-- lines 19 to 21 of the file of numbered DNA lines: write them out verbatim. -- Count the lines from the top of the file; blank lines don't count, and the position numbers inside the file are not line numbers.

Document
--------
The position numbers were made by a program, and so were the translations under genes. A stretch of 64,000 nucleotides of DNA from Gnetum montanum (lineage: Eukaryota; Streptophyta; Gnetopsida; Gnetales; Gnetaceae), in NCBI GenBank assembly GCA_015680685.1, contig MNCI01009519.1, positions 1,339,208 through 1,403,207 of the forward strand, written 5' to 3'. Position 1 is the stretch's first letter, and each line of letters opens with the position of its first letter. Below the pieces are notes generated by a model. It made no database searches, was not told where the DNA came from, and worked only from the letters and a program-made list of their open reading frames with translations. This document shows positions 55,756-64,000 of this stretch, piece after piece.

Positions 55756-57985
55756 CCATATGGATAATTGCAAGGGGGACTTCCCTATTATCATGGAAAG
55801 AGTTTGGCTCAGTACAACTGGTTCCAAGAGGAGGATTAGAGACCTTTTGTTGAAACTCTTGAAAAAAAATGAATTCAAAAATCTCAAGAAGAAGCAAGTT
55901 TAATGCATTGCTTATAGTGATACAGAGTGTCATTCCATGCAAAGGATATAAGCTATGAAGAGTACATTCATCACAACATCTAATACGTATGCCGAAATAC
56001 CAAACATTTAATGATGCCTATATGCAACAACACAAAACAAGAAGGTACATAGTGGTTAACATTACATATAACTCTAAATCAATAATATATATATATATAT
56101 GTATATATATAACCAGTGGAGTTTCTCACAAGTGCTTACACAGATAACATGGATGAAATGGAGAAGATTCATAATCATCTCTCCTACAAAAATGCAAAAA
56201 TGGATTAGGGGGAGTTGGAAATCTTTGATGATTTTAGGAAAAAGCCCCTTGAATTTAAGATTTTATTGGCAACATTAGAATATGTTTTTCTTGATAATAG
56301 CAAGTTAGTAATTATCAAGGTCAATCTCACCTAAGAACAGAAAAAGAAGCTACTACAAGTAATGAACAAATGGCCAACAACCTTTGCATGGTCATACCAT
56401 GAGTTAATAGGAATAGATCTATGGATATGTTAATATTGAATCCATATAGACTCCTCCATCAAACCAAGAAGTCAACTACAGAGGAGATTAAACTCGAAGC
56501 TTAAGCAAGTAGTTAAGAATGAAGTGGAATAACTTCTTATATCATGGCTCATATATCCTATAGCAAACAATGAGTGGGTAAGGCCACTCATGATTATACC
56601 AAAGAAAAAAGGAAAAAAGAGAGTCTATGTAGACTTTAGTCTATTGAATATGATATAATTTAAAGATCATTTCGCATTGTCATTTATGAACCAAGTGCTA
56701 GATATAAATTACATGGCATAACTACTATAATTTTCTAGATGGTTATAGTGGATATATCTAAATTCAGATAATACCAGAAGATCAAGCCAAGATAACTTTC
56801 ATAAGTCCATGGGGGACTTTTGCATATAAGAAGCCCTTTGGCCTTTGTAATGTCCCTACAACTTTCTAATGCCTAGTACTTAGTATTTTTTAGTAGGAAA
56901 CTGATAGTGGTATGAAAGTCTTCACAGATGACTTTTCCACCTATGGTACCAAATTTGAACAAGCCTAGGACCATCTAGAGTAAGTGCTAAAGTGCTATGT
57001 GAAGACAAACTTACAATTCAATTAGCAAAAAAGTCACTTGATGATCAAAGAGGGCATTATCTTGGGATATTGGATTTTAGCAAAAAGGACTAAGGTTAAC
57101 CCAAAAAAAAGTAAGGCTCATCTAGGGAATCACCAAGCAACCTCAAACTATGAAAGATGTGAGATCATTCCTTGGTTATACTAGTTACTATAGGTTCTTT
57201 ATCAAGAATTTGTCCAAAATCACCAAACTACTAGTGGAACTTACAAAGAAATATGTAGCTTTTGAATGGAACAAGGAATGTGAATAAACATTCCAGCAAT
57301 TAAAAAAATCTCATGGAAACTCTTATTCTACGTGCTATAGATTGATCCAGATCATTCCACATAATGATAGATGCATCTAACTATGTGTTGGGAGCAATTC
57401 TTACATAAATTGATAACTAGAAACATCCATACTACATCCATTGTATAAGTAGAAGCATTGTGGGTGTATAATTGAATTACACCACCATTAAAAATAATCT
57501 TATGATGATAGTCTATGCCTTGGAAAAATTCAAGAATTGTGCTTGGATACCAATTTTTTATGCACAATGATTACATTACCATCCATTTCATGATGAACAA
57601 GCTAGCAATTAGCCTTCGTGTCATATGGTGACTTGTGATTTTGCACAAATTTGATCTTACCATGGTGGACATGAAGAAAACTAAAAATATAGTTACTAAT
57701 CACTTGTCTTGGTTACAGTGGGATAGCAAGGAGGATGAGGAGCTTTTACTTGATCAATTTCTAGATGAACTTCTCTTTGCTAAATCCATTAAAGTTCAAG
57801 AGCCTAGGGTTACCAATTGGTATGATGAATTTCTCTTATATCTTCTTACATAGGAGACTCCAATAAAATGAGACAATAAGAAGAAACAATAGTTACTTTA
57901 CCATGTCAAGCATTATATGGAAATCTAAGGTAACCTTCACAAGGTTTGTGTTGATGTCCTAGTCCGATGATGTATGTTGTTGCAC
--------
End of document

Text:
57301 TAAAAAAATCTCATGGAAACTCTTATTCTACGTGCTATAGATTGATCCAGATCATTCCACATAATGATAGATGCATCTAACTATGTGTTGGGAGCAATTC
57401 TTACATAAATTGATAACTAGAAACATCCATACTACATCCATTGTATAAGTAGAAGCATTGTGGGTGTATAATTGAATTACACCACCATTAAAAATAATCT
57501 TATGATGATAGTCTATGCCTTGGAAAAATTCAAGAATTGTGCTTGGATACCAATTTTTTATGCACAATGATTACATTACCATCCATTTCATGATGAACAA